There are already a few mechanics (such as On Kill triggers) that discourage players from teaming up with their friends, and we don’t want to pile on "my CC is less effective" as yet another reason to avoid co-op. So, we tossed that idea out and went back to the drawing board.
Idea # 2: Make Diminishing Effects Not as Strong
Of course, this means that we’d have to make CC less powerful across the board. Although it solves the original problem of CC skills feeling weaker over time, it creates the new problem of "my CC skills never feel powerful," which is arguably worse.
Idea #3: Diminishing Returns
While this works for WoW, it just doesn't seem like a good fit for Diablo III. Not only does it feel really weird to get an "IMMUNE" message, but it also puts a lot of limitations on you in co-op games when the order in which you and your teammate use CC can matter a great deal.
Let's say you have a 5 second stun and your partner has a 1.5 second stun. If you go first, the monster is stunned for 5 + 0.75 seconds = 5.75 seconds total. If your partner goes first, the monster is stunned for 1.5 + 2.5 seconds = 4 seconds total. That seems like more micromanagement than we want to place in a fast-paced action game like Diablo III.
Additionally, there are currently a few methods of CC which are already very potent. For example, certain wizard and monk builds can maintain extremely heavy CC on enemies. As we examined CC, we realized we wanted to make CC skills feel good on their own, while still allowing these dedicated builds and combinations to be successful. In effect, we want to buff the baseline usage without hurting the players who have figured out certain potent combinations (though in the big picture we are still keeping an eye on that). This was yet another reason not to adopt the WoW diminishing returns system.
As you can see, every one of the solutions we discussed had a pretty noticeable downside, and we were kind of left hanging. We went over the reasons together and Jay basically said, "I know WHY we reduce the durations, but I still don't like it. Keep working on it."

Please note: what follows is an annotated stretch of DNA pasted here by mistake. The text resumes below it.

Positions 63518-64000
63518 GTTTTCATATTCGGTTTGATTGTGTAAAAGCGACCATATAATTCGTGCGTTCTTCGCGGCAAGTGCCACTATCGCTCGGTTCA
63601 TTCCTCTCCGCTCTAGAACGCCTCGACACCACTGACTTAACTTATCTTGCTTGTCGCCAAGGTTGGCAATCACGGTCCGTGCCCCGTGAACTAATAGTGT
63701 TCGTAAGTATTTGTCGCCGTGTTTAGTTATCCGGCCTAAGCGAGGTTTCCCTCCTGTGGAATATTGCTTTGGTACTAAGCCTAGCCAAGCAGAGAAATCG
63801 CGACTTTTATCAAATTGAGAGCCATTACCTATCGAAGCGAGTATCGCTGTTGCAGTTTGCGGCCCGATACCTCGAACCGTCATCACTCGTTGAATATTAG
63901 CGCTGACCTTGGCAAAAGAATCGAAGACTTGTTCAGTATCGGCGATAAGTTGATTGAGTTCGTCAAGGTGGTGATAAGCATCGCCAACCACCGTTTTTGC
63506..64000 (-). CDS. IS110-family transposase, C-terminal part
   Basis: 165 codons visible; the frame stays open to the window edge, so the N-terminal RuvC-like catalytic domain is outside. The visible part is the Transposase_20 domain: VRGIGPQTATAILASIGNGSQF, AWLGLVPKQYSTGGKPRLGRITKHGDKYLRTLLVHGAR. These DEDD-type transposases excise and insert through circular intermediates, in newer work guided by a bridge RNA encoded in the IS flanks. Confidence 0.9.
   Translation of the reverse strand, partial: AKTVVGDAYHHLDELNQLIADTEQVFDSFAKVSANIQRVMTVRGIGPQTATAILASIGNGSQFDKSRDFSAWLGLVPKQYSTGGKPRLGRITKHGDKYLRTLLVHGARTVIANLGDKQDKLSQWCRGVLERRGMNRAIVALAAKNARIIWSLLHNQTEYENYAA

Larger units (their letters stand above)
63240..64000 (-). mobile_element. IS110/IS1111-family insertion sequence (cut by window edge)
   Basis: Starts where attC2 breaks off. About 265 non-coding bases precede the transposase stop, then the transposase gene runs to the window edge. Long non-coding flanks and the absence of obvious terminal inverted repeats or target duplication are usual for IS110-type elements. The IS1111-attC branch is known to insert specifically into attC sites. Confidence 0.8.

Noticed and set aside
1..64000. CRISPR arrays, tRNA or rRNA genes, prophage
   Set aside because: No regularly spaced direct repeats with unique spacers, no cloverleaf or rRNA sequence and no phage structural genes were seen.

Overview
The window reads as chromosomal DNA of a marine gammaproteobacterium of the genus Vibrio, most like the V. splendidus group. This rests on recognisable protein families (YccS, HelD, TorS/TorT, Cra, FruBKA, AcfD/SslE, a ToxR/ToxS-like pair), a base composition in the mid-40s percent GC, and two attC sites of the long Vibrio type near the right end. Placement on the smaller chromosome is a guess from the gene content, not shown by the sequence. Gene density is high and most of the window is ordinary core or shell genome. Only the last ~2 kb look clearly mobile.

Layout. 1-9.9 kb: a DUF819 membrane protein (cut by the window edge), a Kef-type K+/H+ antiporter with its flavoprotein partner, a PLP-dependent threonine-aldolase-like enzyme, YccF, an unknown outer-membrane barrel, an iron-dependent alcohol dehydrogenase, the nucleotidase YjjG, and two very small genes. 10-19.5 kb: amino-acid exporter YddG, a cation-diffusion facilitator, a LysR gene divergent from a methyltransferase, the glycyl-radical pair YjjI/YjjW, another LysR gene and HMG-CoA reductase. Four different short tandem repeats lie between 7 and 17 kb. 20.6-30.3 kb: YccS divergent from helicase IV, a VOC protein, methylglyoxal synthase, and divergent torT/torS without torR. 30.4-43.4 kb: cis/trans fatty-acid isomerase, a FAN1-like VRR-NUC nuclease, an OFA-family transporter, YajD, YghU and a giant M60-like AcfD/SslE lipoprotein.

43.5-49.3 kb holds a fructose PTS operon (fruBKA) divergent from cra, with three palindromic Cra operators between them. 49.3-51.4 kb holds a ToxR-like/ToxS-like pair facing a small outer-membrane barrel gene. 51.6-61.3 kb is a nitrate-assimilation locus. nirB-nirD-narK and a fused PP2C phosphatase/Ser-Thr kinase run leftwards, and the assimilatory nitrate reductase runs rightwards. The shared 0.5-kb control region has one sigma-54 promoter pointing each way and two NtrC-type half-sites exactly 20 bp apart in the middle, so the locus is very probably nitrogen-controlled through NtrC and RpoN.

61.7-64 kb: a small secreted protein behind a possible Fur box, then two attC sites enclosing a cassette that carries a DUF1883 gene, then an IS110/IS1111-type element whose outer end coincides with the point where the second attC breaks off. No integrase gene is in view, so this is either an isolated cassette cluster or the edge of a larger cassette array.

As we started to wrap up development for patch 1.0.4, I decided to get a fresh perspective on the situation and hit up some designers on World of Warcraft and StarCraft II. One of the great things about working at Blizzard is being able to tap the creativity of other development teams, while still being able to do what is right for the Diablo franchise. Although they work on a different game, many of the designers around the company have been playing the heck out of Diablo III, and I figured they would be able to offer me some deeper insight into what they thought worked and what didn't.
After tossing out ideas for a while, we had a small epiphany:What if we used diminishing returns, but developed a different set of rules for Diablo III?
What if monsters just never went immune? And what if, instead of reduced % durations, the durations were reduced based on the length of the CC, so that it didn’t matter which order the CC effects were applied when playing co-op?
Here's the system we arrived at:
How It Works:
What This Means For the Player:
A Free Demonstration
Let's provide some examples to show how this new system can play out in real scenarios.
(Scenario 1 & 2 demonstrate that this system allows consecutively chained CC effects to be applied in any order. In other words, the math is commutative.)
We feel these changes should make CC abilities much more appealing (especially in those later difficulty levels), and are currently targeting them to go out with patch 1.0.5. While that patch is still a ways away, we encourage you to experiment with the math in the meantime, ask us any questions you may have about how the new diminishing returns system will work, and share your feedback!
Wyatt Cheng is a Senior Technical Game Designer for Diablo III. His favorite Iron Chef is Hiroyuki Sakai. A la cuisine!